Privacy Chief Joy Pritts Leaving ONCDeparture Comes as Office Makes Post-HITECH Plans
See Also: HIPAA Audits: A Revised Game Plan
Pritts joined ONC, a unit of the Department of Health and Human Services, in 2010. As chief privacy officer, she provided advice to the HHS secretary and the National Coordinator for Health IT about developing and implementing ONC's privacy and security programs under the HITECH Act. Pritts also worked closely with the Office for Civil Rights and other divisions of HHS, as well as with other government agencies, to help ensure a coordinated approach to key privacy and security issues.
In a June 12 memo to ONC staff announcing Pritts' departure, ONC's leader, Karen DeSalvo, M.D. wrote, "Thanks to [Pritts'] efforts, privacy and security have become engrained in the ONC culture and are increasingly being recognized as crucial elements of health IT by our stakeholders."
DeSalvo, who joined ONC in January, wrote that Pritts "made it clear to me and the [former HHS] Secretary [Kathleen Sebelius] that she was committed to seeing me through my beginning tenure as national coordinator, and has been an invaluable advisor to me over the last five months. She has served not only as ONC's point person on privacy and security, but, as a practical matter, has served as a key adviser to the [HHS] secretary and across the federal government on these crucial issues."
During her tenure at ONC, Pritts has been a strong advocate for patient data confidentiality, patient rights to access their health information, secure health information exchange, and data segmentation for protecting sensitive information.
Pritts was also ONC's liaison to sister HHS agency, the Office for Civil Rights, in developing various HIPAA privacy and security tools and guidance for the healthcare industry, including risk assessment tools and mobile security education materials.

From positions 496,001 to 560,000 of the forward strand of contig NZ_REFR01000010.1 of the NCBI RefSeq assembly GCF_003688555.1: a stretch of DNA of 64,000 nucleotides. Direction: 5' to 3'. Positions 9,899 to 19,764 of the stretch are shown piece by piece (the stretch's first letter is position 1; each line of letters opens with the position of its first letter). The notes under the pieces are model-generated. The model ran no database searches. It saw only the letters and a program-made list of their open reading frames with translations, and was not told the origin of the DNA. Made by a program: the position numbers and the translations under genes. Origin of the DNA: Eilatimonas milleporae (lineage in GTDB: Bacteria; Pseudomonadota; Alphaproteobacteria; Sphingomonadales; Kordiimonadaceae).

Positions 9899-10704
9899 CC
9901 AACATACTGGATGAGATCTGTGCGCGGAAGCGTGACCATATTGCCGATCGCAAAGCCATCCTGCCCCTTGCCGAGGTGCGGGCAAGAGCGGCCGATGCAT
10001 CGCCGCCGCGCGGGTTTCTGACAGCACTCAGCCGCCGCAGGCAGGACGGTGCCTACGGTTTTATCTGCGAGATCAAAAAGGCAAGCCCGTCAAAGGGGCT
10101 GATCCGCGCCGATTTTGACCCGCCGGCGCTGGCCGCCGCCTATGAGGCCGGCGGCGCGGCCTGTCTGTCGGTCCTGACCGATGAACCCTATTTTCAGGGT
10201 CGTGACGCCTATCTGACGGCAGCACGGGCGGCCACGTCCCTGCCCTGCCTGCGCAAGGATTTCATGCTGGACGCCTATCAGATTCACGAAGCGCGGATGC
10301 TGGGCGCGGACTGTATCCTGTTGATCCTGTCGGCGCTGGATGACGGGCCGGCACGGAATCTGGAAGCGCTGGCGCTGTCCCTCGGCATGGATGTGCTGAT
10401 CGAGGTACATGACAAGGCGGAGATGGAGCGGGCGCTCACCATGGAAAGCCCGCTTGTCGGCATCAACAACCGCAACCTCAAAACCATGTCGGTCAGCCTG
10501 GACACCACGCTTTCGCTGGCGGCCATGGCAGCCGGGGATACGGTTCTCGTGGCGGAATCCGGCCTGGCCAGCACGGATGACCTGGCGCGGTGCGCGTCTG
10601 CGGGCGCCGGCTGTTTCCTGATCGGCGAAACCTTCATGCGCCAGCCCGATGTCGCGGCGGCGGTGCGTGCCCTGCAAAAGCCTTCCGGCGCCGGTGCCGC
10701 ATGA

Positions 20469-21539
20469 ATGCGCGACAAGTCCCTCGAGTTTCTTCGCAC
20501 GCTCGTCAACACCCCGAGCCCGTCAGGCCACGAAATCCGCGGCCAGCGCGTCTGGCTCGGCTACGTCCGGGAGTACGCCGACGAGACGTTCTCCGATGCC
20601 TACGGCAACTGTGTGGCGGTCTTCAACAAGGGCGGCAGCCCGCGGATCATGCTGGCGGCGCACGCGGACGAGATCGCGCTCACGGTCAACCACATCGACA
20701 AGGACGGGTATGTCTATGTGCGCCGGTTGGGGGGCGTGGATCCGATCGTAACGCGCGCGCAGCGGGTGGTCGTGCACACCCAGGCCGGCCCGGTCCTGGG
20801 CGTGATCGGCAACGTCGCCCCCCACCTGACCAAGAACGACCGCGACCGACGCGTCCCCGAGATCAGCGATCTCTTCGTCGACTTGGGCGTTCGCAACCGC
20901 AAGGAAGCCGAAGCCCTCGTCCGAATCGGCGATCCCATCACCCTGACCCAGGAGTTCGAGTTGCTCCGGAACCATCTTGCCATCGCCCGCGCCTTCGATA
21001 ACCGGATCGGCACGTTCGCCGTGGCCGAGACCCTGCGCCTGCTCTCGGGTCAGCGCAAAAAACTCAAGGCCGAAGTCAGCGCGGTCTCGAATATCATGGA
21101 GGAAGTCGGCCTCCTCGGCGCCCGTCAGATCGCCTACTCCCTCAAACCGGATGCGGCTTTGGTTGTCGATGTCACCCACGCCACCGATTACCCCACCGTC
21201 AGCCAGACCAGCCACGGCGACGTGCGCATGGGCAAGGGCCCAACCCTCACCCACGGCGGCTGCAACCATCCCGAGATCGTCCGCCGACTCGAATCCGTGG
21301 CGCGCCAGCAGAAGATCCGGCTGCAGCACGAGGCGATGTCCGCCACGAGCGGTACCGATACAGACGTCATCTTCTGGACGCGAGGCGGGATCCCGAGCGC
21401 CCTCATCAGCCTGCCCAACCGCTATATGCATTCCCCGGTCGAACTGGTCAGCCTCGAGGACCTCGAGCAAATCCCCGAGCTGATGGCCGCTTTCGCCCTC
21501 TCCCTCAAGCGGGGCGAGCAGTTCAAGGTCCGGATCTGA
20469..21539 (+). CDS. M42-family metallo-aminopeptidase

"Under Joy's leadership, ONC has had a significant impact on improving the privacy of health information and patients' rights to their information," DeSalvo wrote.
"She helped in the development of regulations that give patients direct access to their lab test results. Joy and her team have made great strides in furthering policy and technology that improves individuals' ability to choose when and how their health information may be electronically exchanged. Thanks to Joy's perseverance, for the first time the Secretary's Strategic Initiatives include a distinct initiative addressing privacy and security."
Deven McGraw, chair of the HIT Policy Committee's Privacy and Security Tiger Team, says Pritts was instrumental in ONC's support of important privacy and security matters.
"If you look at the recommendations of the Health IT Policy Committee on privacy that were translated into action, and there are many, Joy provided the push within ONC and HHS to make them happen," McGraw says. "For example, state guidance to ONC-funded HIEs included, almost verbatim, the Policy Committee's recommendations on consent, which went above and beyond what was required by HIPAA.
"The Policy Committee urged ONC to do pilots of technologies to do data segmentation, and that happened - and the outcome is that we have piloted standards that we can now move forward to consideration in EHR certification. One thing I have seen with the Policy Committee's recommendations is that if there isn't someone within ONC or [the] Center for Medicare and Medicaid Services who is willing to take those recommendations, evaluate them, and try to make them happen, they go nowhere."
Pritts helped knock down roadblocks, says David Holtzman, who joined security consulting firm CynergisTek as vice president of compliance after serving at OCR for several years. "The hallmark of Joy's tenure as chief privacy officer was overcoming the perception that privacy was an obstacle to the development of electronic health records and health information exchange," he says. "The challenge for the next chief privacy official will be to assure that as new technologies are developed that privacy is integrated into by design."